BRUSSELS • The European Union launched legal action against Britain yesterday to recover €2.7 billion (S$4.4 billion) in lost customs duties after London allegedly ignored a scam by Chinese importers.
The bloc's fraud watchdog said last year that Britain turned a blind eye to the rampant use of fake invoices and customs claims by Chinese importers for textiles and footwear, reported AFP.
The launch of the so-called infringement action threatens to inflame tense negotiations between Britain and the EU on their trade and customs relations after Brexit next year.
"Today, the European Commission decided to send a letter of formal notice to the United Kingdom because it refuses to make customs duties available to the EU budget, as required by EU law," the commission said in a statement.
"Despite having been informed of the risks of fraud relating to the importation of textiles and footwear originating in the People's Republic of China since 2007, and despite having been asked to take appropriate risk control measures, the United Kingdom failed to take action to prevent the fraud," the commission said.
Britain now has the right to reply to the allegations by the European Commission, the 28-nation EU's executive and enforcement arm, within two months, reported The Financial Times.
If Brussels is still not satisfied, it can demand further explanations and eventually take the case to the European Court of Justice, which could then order Britain to repay the money.
Despite having been informed of the risks of fraud relating to the importation of textiles and footwear originating in the People's Republic of China since 2007, and despite having been asked to take appropriate risk control measures, the United Kingdom failed to take action to prevent the fraud.
THE EUROPEAN COMMISSION, on why it is making the demand.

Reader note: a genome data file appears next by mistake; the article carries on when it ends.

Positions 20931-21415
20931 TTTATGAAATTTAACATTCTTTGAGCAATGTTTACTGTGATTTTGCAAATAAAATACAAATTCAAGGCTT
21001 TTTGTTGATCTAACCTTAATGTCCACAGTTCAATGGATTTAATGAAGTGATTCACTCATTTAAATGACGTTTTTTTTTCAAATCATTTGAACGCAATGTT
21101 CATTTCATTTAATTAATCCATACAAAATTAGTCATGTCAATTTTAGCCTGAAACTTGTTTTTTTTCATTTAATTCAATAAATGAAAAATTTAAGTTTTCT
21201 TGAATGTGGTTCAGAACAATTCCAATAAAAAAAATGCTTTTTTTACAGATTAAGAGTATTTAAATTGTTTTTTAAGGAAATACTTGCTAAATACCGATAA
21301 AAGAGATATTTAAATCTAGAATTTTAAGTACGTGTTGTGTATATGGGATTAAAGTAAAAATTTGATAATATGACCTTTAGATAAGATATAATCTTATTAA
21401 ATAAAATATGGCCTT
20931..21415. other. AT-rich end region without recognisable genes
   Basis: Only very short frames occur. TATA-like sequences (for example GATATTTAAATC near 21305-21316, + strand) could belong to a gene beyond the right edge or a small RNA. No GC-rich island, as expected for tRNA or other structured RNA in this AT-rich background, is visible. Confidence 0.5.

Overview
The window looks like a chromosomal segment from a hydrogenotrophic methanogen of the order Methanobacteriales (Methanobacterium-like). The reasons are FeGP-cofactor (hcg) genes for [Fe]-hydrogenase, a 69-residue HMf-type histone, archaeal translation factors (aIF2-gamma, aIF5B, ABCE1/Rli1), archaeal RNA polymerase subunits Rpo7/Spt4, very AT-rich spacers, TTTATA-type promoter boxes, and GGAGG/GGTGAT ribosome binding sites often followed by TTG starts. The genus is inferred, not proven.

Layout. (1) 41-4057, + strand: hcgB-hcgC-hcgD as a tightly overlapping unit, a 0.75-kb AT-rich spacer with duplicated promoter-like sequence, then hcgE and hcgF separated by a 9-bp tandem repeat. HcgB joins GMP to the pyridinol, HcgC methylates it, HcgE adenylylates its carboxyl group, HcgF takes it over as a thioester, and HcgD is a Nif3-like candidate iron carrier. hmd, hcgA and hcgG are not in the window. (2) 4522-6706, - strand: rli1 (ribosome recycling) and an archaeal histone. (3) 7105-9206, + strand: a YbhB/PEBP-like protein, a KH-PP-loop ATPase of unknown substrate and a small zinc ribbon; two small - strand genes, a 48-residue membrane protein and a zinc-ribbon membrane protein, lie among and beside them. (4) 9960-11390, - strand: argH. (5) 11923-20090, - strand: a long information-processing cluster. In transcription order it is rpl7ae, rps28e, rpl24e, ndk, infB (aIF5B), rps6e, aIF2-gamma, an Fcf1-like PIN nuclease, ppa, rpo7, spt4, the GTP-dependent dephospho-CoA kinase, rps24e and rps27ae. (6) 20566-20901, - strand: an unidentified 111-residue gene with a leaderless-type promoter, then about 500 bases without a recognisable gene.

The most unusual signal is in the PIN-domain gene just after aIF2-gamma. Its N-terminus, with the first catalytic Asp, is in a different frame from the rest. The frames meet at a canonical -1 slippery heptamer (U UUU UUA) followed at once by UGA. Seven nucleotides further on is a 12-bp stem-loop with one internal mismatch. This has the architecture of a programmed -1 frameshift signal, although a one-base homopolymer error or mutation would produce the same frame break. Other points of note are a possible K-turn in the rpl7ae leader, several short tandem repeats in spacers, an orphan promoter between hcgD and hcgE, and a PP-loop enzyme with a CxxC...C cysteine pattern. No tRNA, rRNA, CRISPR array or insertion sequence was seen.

The EU said the March 2017 report by the OLAF anti-fraud office had revealed that importers had "evaded a large amount of customs duties by using fictitious and false invoices and incorrect customs value declarations".
"Further commission inspections brought to light a dramatic increase of the scale of that undervaluation fraud scheme operating through the hub in the United Kingdom between 2011 and 2017," it said. But Britain failed to take action "despite having been informed of the risks".
OLAF passed its findings to the European Commission one year ago with a formal recommendation that the EU recover the lost duties. "The commission calculates that the infringement of EU legislation by the United Kingdom resulted in losses to the EU budget amounting to €2.7 billion," the EU said.
Last year, the British government rejected the report and insisted Britain was tough on fraud. Britain has said it will leave the EU's customs union and single market after Brexit in favour of a new arrangement whose shape will be determined in negotiations in coming months, reported AFP.
EU President Donald Tusk on Wednesday rebuffed British Prime Minister Theresa May's hopes of the "deepest possible" post-Brexit trading relations, saying a standard free trade deal was the most Britain could get given its own conditions.
Mrs May used a speech last week to call for an EU-UK deal that worked "more fully than any free-trade agreement anywhere in the world today". But she acknowledged it was time to face "hard facts" about the economic consequences of Britain's shock 2016 vote to leave.